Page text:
Date of Award:


Document Type:


Degree Name:

Master of Science (MS)


Applied Economics


Jay C. Andersen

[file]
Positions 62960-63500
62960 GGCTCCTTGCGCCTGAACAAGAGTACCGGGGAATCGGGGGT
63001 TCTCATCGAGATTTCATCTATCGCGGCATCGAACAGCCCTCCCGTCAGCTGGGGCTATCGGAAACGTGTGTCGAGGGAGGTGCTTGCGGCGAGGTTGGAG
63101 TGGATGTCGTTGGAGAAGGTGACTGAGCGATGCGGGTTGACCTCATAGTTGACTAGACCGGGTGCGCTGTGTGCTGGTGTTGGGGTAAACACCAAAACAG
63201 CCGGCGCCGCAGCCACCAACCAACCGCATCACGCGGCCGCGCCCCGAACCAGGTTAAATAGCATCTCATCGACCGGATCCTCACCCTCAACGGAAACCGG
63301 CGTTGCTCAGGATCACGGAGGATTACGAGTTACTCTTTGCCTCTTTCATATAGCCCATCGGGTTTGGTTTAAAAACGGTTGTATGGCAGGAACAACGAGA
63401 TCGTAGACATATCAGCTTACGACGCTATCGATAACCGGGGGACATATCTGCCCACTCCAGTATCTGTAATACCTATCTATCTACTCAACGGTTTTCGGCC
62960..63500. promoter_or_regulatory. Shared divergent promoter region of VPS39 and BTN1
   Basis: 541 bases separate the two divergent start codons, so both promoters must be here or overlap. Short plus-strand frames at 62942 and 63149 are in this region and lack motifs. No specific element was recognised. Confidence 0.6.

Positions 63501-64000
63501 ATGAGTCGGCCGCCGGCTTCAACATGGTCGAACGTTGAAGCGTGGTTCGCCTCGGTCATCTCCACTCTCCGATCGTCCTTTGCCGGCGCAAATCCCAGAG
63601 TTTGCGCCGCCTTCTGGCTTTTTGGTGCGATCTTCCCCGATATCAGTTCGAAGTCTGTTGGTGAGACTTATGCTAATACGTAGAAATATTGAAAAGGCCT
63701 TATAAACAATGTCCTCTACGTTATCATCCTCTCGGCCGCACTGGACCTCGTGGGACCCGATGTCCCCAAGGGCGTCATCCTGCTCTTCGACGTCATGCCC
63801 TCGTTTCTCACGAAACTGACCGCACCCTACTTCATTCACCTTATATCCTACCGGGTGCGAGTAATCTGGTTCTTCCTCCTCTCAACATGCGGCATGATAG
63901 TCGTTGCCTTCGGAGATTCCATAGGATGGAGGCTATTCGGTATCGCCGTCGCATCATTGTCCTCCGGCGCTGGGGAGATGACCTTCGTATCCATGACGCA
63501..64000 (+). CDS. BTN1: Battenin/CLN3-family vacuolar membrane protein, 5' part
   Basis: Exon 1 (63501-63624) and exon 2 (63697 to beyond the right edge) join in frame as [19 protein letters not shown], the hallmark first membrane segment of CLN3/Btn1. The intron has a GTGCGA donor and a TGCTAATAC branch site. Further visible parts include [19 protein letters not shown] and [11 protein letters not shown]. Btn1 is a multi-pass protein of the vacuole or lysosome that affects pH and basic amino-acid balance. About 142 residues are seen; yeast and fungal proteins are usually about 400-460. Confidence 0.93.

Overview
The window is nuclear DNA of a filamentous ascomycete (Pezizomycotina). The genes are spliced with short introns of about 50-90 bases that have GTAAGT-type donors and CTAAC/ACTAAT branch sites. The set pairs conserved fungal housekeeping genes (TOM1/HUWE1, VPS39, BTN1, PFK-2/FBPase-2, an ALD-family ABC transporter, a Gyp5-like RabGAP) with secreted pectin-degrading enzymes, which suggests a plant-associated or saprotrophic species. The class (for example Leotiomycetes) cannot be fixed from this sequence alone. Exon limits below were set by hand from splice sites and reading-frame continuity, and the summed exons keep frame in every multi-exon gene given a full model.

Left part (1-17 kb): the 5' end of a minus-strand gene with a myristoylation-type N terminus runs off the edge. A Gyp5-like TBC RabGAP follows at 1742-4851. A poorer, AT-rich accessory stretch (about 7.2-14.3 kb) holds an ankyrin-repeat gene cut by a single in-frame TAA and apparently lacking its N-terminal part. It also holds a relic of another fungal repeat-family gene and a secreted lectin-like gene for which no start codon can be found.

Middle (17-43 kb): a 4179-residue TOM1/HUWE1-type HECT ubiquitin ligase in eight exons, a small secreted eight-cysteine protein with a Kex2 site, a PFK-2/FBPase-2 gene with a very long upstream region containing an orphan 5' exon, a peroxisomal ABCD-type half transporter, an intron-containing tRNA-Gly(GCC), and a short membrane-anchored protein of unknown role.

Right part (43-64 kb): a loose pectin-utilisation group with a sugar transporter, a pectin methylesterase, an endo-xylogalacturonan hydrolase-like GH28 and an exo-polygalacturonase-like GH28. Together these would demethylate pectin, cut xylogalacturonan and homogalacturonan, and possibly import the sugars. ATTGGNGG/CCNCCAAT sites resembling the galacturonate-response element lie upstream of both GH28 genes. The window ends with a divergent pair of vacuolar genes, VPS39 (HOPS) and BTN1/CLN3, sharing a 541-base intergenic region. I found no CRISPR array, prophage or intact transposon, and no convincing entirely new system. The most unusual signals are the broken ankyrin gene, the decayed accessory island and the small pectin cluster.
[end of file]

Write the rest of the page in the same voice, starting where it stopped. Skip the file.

Water provides the lifeblood of Utah's agricultural economy. It Is the subject of much controversy and litigation and yet most opinions on the subject are based on opinions and prejudice rather than upon the basis of sound scientific examination. This paper attempts to provide some of the economic information necessary for sound decisions in the development and use of Utah's water resources with respect to agriculture. Utah has been divided into ten drainage regions (hydrologic subregions) and the presently irrigated and potentially irrigable land according to land class was estimated for each county or portion of a county within each of the regions. Water use factors, crop rotation constraints, costs of production, yields, product prices, and costs of bringing new land into production were also estimated. These values were then used in the linear program demand model to estimate a normalized demand (marginal value product) curve for water to be used in agricultural production within each region. The available level of water was varied in each of the demand curves to estimate the relationship between the quantity of water and its economic value (a demand function).



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